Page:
Enterprise Communications


What Customers Want to Know About Polycom's Announcements

by Rob Arnold 11 Dec 2012
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Today I attended a Polycom Experience Event, which took place at the company’s Atlanta executive briefing center. The event was organized to provide customers and partners details about the many product and service advancements Polycom made in October. Approximately 300 people joined, including those at a dozen Polycom sites, from the US and Canada. My attendance today was primarily to hear what customers and partners had to say.

I’d been through the presentation and demos with Polycom previously. Polycom spokespeople provided a shorter, yet still fairly comprehensive presentation today. To recap, Polycom categorized its advancements into four general areas (which I further summarize here): the next generation user experience and endpoints; next generation platforms; enabling the mid market; and B2B/B2C connectivity. The presentation was followed by demos of CloudAXIS Suite, Active Touch, Smart Pairing and other new solutions.

The event closed with a Q&A session, which I thought would be good to highlight for those that could not join the event. Following are my summarized and condensed notes from the session.

Q: What are the plans to build more advanced reception and concierge features into the Polycom solution set?

A: It is something we are looking into. The goal is to incorporate more telephony-like features into our video conferencing solutions to enable capabilities such as auto attendant routing, receptionist/operator console integration, and video mailboxes where it makes sense. We’d be glad to hear about your specific needs. Certain capabilities are in fact available today through customization.

Q: We have standardized on HDX endpoints. What’s required for our existing HDX devices to support the new capabilities?

A: The majority of new features can be supported on existing HDX endpoints after a simple firmware update to release 3.1.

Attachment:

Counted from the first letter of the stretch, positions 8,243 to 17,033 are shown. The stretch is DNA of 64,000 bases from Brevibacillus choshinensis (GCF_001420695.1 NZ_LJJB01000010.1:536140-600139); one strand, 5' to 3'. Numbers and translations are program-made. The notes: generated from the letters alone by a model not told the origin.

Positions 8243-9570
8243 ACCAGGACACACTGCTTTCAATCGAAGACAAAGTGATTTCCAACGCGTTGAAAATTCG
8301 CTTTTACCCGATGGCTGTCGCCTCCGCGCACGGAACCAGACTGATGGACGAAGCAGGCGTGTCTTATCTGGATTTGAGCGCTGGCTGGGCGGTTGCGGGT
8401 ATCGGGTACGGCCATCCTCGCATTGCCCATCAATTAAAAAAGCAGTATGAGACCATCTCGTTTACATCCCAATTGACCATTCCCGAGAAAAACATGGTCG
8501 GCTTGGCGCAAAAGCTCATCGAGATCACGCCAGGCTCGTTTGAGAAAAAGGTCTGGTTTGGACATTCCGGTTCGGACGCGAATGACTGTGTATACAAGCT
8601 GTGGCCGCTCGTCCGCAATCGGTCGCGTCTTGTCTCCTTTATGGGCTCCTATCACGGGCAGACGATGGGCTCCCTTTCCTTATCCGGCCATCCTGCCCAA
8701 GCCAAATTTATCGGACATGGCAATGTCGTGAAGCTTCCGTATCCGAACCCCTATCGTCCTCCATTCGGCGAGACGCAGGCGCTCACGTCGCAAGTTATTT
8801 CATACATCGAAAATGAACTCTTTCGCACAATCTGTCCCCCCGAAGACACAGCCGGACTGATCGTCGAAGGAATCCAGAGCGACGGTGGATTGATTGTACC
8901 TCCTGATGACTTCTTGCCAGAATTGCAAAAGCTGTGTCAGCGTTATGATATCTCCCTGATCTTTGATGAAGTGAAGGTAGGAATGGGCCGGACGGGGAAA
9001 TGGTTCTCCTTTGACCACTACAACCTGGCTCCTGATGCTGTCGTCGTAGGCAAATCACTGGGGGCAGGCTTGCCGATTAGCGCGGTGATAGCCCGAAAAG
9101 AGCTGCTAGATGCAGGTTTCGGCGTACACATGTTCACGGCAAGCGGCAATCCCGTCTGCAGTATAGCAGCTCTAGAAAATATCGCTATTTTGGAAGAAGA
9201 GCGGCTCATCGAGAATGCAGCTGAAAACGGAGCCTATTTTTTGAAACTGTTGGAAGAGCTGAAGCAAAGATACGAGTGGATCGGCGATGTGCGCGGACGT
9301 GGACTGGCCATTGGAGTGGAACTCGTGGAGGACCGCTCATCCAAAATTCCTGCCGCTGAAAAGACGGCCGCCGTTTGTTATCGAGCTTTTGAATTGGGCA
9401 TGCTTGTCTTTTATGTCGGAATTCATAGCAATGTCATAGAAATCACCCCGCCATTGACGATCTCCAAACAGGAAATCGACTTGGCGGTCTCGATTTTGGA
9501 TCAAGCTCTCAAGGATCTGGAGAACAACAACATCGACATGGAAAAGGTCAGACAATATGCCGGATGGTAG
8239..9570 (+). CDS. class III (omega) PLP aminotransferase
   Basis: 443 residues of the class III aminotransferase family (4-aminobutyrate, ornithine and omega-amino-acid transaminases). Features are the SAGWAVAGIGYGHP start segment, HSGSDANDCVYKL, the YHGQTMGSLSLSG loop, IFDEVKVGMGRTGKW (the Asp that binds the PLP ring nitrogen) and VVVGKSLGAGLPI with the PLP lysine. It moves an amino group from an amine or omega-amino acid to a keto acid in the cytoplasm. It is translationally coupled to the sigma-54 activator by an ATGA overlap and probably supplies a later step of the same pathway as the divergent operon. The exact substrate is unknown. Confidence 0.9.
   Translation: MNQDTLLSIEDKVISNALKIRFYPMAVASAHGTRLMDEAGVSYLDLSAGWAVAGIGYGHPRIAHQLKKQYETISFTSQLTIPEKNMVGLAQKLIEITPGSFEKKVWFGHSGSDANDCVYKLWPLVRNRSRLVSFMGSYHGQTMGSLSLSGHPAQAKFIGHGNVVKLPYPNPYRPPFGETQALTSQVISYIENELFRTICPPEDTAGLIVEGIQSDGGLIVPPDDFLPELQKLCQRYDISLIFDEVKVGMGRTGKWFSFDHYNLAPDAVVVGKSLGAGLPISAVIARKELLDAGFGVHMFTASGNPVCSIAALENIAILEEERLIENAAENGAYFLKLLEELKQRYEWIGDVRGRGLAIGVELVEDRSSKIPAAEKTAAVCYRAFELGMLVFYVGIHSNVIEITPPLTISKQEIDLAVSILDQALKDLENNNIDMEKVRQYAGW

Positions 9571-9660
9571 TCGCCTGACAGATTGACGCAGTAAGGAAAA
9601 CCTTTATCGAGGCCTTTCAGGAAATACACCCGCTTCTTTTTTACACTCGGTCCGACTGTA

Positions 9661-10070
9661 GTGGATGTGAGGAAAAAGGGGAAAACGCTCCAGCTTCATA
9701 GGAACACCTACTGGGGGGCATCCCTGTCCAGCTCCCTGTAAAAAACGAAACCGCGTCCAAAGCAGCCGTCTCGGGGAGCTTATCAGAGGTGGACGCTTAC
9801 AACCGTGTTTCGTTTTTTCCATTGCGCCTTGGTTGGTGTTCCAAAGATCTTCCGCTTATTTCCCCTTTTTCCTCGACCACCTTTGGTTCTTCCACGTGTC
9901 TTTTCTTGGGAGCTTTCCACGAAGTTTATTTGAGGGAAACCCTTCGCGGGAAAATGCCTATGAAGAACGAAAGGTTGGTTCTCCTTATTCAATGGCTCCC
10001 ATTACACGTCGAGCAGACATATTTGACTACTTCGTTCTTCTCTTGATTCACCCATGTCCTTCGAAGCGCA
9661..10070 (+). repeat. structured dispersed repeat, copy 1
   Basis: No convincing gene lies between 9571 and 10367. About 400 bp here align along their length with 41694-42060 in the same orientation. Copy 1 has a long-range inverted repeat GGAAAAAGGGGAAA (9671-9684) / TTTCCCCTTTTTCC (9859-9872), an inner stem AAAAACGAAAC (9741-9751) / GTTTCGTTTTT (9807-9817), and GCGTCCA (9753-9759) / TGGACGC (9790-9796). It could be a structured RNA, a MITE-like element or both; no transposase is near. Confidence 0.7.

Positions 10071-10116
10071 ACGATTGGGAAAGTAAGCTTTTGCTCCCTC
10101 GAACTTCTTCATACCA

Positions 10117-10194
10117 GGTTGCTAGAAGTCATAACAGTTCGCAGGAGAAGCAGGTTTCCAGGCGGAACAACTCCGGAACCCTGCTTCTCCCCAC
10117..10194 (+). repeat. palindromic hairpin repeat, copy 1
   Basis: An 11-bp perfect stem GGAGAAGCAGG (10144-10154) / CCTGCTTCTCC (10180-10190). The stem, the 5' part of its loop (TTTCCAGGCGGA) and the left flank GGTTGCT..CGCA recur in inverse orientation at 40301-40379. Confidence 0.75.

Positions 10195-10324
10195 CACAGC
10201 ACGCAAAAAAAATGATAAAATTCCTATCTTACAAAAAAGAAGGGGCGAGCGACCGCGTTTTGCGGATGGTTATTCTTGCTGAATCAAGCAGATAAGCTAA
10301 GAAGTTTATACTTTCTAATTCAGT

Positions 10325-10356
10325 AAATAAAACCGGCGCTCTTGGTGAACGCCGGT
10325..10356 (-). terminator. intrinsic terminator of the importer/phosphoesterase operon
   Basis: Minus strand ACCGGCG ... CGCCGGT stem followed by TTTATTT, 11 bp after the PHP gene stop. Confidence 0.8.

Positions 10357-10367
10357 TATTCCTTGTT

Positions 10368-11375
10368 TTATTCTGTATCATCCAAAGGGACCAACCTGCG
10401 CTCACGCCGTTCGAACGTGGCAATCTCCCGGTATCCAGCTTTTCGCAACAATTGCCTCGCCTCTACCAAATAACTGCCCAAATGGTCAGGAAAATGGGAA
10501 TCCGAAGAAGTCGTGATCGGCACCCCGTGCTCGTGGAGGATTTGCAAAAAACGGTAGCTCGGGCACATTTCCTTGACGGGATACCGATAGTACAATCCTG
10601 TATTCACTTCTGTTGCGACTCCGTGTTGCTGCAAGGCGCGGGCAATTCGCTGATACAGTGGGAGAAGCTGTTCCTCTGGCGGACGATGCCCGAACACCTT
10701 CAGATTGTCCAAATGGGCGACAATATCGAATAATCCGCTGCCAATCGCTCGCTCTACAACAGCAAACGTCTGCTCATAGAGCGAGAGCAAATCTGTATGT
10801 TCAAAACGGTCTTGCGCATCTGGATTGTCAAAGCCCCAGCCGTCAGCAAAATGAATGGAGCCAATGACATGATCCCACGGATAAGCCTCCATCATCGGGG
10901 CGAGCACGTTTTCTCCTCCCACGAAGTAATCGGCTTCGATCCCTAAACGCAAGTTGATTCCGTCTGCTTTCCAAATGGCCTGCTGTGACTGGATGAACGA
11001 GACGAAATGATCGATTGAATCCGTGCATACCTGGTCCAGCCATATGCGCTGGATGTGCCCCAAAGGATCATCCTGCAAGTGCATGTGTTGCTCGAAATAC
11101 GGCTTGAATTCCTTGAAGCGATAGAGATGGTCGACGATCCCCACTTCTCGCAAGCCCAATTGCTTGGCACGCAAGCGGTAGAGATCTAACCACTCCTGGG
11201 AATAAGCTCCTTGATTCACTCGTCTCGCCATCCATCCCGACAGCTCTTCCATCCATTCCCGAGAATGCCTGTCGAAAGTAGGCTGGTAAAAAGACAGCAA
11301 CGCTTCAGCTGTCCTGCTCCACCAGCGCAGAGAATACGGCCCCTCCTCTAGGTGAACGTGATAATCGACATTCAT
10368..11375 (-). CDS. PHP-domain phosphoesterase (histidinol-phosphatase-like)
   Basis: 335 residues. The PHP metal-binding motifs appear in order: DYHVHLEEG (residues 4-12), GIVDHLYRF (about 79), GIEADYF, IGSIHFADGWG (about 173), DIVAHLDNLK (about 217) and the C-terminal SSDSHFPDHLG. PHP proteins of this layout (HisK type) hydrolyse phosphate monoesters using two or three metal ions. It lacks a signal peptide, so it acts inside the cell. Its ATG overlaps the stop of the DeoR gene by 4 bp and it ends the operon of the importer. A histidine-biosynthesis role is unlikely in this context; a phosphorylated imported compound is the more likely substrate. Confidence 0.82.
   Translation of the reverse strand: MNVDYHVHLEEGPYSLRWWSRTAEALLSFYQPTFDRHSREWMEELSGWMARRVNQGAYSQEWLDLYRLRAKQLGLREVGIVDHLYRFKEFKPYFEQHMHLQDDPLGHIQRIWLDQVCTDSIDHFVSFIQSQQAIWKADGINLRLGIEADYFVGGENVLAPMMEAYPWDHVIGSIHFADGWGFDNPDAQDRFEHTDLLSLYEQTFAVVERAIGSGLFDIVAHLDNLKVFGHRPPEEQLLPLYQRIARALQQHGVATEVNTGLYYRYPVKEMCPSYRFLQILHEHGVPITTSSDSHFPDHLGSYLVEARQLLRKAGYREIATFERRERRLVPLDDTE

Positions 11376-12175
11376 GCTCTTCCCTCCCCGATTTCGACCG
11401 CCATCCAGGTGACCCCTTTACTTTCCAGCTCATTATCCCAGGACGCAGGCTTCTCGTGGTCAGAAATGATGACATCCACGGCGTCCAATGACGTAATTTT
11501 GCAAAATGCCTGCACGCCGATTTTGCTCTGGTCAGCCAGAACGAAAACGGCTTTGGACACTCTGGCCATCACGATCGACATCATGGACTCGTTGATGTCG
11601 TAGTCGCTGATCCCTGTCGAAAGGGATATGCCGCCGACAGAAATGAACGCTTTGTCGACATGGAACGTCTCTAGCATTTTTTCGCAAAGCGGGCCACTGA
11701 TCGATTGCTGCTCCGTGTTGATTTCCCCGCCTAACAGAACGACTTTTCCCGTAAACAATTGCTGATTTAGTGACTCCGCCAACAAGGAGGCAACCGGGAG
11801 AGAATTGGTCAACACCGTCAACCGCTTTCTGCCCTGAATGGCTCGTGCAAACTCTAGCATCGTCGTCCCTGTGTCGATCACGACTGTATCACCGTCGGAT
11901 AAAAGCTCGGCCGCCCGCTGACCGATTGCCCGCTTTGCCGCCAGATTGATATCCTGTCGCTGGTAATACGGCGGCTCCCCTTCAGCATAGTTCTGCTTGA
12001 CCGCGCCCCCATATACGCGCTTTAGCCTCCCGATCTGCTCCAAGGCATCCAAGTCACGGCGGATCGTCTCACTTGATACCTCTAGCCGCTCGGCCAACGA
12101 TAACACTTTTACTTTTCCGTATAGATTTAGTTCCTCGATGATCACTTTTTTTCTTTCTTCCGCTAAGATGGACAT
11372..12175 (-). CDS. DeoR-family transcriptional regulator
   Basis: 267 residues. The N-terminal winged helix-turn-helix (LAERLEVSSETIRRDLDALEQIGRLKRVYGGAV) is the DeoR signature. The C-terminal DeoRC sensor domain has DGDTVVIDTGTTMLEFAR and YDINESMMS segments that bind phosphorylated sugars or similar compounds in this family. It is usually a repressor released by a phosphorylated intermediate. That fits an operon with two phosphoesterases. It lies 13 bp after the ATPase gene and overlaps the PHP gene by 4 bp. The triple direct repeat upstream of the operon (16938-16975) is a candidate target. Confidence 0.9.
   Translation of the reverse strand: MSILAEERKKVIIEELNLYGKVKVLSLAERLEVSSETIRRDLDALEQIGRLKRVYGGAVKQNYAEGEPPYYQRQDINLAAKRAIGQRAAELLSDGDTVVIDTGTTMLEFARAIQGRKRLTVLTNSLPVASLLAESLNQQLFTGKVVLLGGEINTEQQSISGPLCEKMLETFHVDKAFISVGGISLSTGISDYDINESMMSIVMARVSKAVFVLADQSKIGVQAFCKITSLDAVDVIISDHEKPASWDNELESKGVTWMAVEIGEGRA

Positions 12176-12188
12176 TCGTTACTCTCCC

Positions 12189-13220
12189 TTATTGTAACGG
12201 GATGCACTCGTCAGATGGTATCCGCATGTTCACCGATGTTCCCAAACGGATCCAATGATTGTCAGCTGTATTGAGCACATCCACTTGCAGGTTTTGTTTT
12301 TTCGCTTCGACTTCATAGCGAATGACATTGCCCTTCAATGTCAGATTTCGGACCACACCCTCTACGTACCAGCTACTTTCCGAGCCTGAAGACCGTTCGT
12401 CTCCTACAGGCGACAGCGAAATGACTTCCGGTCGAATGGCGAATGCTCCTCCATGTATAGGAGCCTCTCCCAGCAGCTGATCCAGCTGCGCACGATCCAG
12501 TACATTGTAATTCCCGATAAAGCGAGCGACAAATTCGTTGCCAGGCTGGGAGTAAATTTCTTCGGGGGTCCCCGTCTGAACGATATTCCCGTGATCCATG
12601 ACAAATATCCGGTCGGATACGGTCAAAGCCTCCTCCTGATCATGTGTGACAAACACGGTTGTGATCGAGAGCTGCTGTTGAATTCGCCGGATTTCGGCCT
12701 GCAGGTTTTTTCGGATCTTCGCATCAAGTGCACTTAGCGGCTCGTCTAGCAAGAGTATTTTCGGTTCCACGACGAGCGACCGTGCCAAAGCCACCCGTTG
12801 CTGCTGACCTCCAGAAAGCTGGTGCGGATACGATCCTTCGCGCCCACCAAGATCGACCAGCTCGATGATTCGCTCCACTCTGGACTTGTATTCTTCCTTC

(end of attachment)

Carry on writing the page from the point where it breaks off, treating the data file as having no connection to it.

Q: I was just approved to purchase an RMX 2000. Now there’s this new Collaboration Server 800s. What should I do? Should I continue with plans to deploy the RMX 2000? What is the difference between the two platforms?

A: The biggest question is what your usage plans are. The feature set supported by both platforms is nearly identical. The biggest difference is scalability, with RMX 2000 being more scalable. ISDN support is not supported in Collaboration Server 800s. Those are among the two main things you’ll want to determine – scalability and ISDN support requirements.

Q: I have investments in RMX. What is needed to deploy CloudAXIS?

A: The RMX is probably the biggest piece of the investment, and you already have that. There are several other components that you’ll need: Resource Manager, Access Director and the RealPresence middleware layer.

Q: With CloudAXIS where is the bandwidth use and how do you manage it?

A: External endpoints joining calls on the RMX bridge effectively take the place of one resource on that bridge. Whether someone joins a call using a Skype, GoogleTalk or Lync client, you can plan for capacity and bandwidth similar to how you would plan for Polycom soft clients.

Q: I already use Adobe Connect as a web conferencing platform. Now it appears CloudAXIS has content features – what are those features?

A: CloudAXIS in its first release will offer screen sharing, in addition to presence federation. In future releases you can expect further collaboration feature additions, however we do not at this time expect it to become a full-blown web conferencing platform. The origin of CloudAXIS is to facilitate B2B and B2C video conferencing that is easy to use and bridges the islands of users. That said, we will enrich the experience over time.

Q: Does CloudAXIS support static links so that meeting details can remain the same?

A: Yes. Actually, it supports both static links for ease of use and consistency for users or regular meetings where it might make sense. Dynamic creation of unique links is also supported for one time use, to ensure security and other requirements.

Q: If I’m in a Lync environment using video conferencing from PCs and Macs what advantages do I gain with these Polycom announcements?

A: You gain a lot. All of the new capabilities are compatible with Lync 2010 and upcoming 2013. the integration with Lync is native. There is no need for external gateways. Further, Polycom infrastructure raises the video conferencing capabilities for Lync customers to a whole new level with the deepest and broadest support in the industry.

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Overall, it was the Q&A session that I found most enlightening. A number of customers in the telepresence room with me are already planning to implement some of the new solutions. I look forward to speaking with the customers that swapped business cards with me. It will be interesting to follow up with them once they have rolled out their new solutions.

 

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